Haiku Salut consists of multi-instrumentalists Gemma Barkerwood, Sophie Barkerwood, and Louise Croft. Between them, Haiku Salut play accordion, piano, glockenspiel, trumpet, guitar, ukulele, drums, and melodica. Their music also features electronic elements, which they refer to as "loopery and laptopery". Influenced by the evocative film soundtracks of Yann Tiersen and Benoît Charest, the genre-melting electronica of early Múm, and the impressionistic writing of Haruki Murakami, the band released their debut album Tricolore in 2013, to critical acclaim, which was followed in 2015 by the equally acclaimed Etch And Etch Deep. They recently collaborated with Public Service Broadcasting for the track "They Gave Me A Lamp", which featured on PSB's top five album, Every Valley. This year’s release, There Is No Elsewhere, is Haiku Salut’s first album for neo-classical and electronica label, PRAH Recordings.
Haiku Salut , the acclaimed trio from the Derbyshire Dales, share “Cold To Crack The Stones”, the first taste of their forthcoming third album, There Is No Elsewhere, due out on 7
September via PRAH Recordings. Breathing colour, joy and widescreen ambition into Haiku Salut’s distinctive re-imagining of dreampop and rural electronica, “Cold To Crack The Stones”, begins with a
manipulation of a NASA recording of pulses emitted by lightning before giving way to the emotive power of Glastonbury Brass. It also provides an uplifting introduction to the album’s theme of
solidarity and belonging.
“The idea of togetherness and community inspired us to work and record with a brass band,” explainsSophie Barkerwood. “We took a mid-winter trip to Somerset to record with Glastonbury Brass which was an incredibly humbling experience. To hear our songs being played back at us by championship musicians was something else. There was such a warmth of feeling and hope and community.”
Musically, the track continues Haiku Salut’s exploration of the relationship between organic and electronic, natural and unnatural.
“We like to keep a nearness between the natural and unnatural,” says Sophie. “I think there’s often a dichotomy with recorded music - our brains automatically want to know if it sounds ‘live’ or constructed. I don’t think it needs to be that way. The electronic elements sound processed and glitchy and the physical instruments - brass, accordion, guitar - all lead the emotion and provide the human element, the fallibility. We recorded sounds of the woodland and chopped it all up into wonky rhythms and textures and nestled it all next to the familiar warmth of electric guitar and the triumph of the brass band.”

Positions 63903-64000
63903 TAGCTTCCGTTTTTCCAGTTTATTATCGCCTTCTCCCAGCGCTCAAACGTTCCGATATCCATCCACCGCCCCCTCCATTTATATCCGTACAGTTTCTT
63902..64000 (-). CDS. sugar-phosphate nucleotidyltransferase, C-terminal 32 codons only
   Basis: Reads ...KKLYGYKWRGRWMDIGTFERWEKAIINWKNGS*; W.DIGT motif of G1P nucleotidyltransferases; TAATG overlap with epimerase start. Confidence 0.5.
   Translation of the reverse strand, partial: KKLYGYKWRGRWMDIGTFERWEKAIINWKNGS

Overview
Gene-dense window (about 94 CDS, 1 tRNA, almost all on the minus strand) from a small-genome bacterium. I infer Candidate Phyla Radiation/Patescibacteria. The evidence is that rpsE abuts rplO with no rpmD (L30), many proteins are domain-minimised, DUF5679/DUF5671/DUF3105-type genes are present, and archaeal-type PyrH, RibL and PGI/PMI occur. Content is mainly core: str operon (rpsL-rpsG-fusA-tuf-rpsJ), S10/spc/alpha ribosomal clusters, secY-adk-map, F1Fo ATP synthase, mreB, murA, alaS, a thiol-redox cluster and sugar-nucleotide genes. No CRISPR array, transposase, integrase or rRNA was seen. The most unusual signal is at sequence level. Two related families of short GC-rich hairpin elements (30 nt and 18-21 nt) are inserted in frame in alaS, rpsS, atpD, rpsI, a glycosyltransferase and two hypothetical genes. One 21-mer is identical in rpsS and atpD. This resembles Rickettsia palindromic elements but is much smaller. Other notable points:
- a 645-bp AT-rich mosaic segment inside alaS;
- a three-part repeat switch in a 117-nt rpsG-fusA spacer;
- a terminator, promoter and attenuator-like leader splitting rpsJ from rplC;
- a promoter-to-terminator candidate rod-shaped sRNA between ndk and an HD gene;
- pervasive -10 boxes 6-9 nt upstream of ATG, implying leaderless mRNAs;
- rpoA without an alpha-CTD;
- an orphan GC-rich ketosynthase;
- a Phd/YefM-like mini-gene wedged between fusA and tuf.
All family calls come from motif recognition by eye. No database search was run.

Haiku Salut consists of multi-instrumentalists Gemma Barkerwood, Sophie Barkerwood, and Louise Croft. Between them, Haiku Salut play accordion, piano, glockenspiel, trumpet, guitar, ukulele, drums, and melodica. Their music also features electronic elements, which they refer to as "loopery and laptopery". Influenced by the evocative film soundtracks of Yann Tiersen and Benoît Charest, the genre-melting electronica of early Múm, and the impressionistic writing of Haruki Murakami, the band released their debut album Tricolore in 2013, to critical acclaim, which was followed in 2015 by the equally acclaimed Etch And Etch Deep. This year’s release, There Is No Elsewhere, is Haiku Salut’s first album for PRAH Recordings, the neo-classical and electronica label run by Stephen Bass of Moshi Moshi.
“Cold To Crack The Stones” is the first song to be released by Haiku Salut since They Gave Me A Lamp, their collaboration with Public Service Broadcasting, which featured on the PSB’s top five album, “Every Valley”.